Of course, the home and family are the foundation on which we build effective schools. It's vital to recognize the very significant role of parents in all of this. That's why I recently went to Albuquerque to address the P.T.A. Schools can't do their job if a child doesn't come to school with a readiness and a willingness to learn, and that begins at home. No success on the school's part can totally compensate for failure in the home.

The time has come for a grassroots campaign for educational renewal that unites parents, teachers, students, local officials, and concerned citizens. We need to restore parents and local government to their rightful role in the educational process. It's going to take the attention of all of us to attain the reform of American education. And this must be one of the highest priorities of America today, and that's why I'm spending so much time trying to spur the debate.

However, before we start our discussion, I want to tell you that during 1983, we have been conducting a search to find some exemplary secondary schools. We need some role models, and we need to point out to the public that in spite of the problems we face in education, there are still some outstanding schools to be found all across the Nation. Through use of a panel of experts, not employees of the Federal Government, a list of winners in a nationwide search has been compiled. And I'm pleased to announce that Pioneer High School has been selected by the panel to be honored for excellence in education.

If the principal and the superintendent will join me here, we will make the first of 144 awards to be made in our nationwide search for exemplary schools.

First is this plaque recognizing Pioneer High School, Whittier, California, for outstanding progress toward excellence in education.

Because, now, plaques hang on the wall within the school and only those who are within the school can see them, and since this recognition should be more widely known, we have had designed and made a flag. You do a better job of flying it from the flagpole than I did in trying to straighten it out. [Laughter]

Now, I guess we start the panel. And now I guess we're going to hear a little more about your success here with Pioneer.

[At this point, Secretary Bell introduced the first of several speakers who participated in the panel discussion, which lasted approximately 15 minutes. The President then continued speaking.]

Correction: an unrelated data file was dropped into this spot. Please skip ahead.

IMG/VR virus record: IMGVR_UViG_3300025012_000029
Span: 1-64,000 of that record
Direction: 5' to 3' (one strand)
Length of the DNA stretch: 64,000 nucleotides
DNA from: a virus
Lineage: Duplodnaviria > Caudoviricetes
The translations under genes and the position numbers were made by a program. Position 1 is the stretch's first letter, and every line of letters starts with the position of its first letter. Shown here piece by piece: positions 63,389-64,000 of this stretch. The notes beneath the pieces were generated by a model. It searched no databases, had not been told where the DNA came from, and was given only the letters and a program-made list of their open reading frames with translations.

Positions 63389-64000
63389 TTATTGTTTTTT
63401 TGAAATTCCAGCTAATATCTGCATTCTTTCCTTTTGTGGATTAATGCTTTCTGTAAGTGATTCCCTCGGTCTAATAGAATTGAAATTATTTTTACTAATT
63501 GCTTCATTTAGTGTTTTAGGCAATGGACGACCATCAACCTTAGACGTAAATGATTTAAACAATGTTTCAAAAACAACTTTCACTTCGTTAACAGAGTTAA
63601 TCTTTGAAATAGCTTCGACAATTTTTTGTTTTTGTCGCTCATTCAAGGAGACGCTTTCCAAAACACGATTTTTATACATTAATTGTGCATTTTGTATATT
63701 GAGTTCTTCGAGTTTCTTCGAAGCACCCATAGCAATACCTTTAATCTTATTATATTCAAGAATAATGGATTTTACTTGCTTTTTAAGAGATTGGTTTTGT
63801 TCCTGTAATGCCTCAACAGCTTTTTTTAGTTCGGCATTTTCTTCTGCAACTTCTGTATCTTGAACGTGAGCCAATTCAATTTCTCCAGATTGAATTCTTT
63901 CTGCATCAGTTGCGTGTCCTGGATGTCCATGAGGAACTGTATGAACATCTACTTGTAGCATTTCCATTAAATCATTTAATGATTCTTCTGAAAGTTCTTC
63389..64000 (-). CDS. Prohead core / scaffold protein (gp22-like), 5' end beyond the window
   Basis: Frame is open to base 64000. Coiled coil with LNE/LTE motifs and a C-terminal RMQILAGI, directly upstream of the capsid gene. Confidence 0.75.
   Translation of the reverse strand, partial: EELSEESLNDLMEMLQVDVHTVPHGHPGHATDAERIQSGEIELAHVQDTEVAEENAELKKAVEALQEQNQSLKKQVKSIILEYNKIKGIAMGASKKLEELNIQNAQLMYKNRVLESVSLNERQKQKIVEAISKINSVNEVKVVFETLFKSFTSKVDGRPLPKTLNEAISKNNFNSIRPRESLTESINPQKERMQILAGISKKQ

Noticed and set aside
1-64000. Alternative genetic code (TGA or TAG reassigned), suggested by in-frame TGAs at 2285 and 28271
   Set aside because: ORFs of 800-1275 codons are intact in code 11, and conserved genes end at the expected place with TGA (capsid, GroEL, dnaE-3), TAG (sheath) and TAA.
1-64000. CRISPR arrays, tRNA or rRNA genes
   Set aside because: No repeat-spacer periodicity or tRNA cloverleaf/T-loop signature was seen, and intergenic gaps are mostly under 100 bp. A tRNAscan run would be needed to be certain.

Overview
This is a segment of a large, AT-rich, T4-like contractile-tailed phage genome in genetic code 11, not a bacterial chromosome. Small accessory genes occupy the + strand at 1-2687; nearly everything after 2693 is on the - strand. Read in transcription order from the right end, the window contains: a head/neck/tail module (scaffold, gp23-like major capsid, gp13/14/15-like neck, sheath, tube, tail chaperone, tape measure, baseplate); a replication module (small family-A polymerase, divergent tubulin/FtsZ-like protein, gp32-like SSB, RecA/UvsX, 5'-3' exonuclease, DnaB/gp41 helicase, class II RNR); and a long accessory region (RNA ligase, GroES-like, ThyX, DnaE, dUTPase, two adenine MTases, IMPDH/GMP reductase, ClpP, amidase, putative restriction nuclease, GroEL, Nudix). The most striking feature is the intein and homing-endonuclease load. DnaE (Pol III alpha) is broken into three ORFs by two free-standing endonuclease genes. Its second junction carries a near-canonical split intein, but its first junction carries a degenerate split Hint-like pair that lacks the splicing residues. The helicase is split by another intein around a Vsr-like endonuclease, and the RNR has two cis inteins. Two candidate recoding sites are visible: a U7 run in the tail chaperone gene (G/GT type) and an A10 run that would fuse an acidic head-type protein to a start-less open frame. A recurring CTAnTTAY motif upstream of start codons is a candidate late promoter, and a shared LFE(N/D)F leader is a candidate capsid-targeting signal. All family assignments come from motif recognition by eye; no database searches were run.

Could I -- please, just for one second, could I just give a little sum-up here of my own -- and you've all been so gracious about my being here, I just want to tell you -- and if it includes those other 143, that's a lot more fun than I have most of the time in Washington. [Laughter]

No, I'm very proud to be here. And my good friend, Jaime Escalante, I'm very proud and happy of that signature and what you've done, what you've accomplished here.\1\ (FOOTNOTE)

(FOOTNOTE) \1\Mr. Escalante, a math teacher and panel discussion participant, had shown the President his teaching certificate, which the President had signed when he was Governor of California.

I agree with the things that you said and what you said about extracurricular activities. They were very near and dear to my heart also. And I agree, there is a great deal of learning in all of those things.

I have a nostalgic feeling right now, and I'm going to just tell something for the benefit of the students here of that and a little confessional. I have a warm spot for principals. I was in the principal's office once in Dixon High School. [Laughter] And he was a remarkable friend who remained, until his death a short time ago in Dixon, we kept close contact and all. But I wasn't in there just to pass the time of day. [Laughter] And at one point in what was going on he said to me, ``You know, I don't care what you think of me now.'' He said, ``I'm only interested in what you'll think of me 15 years from now.'' And it goes with that thing that you just said about the loving care and the feeling on the part of students that those that are teaching them have their interests at heart. Because I didn't have to wait 15 years for him to find out what I then thought of him and what he had meant to me.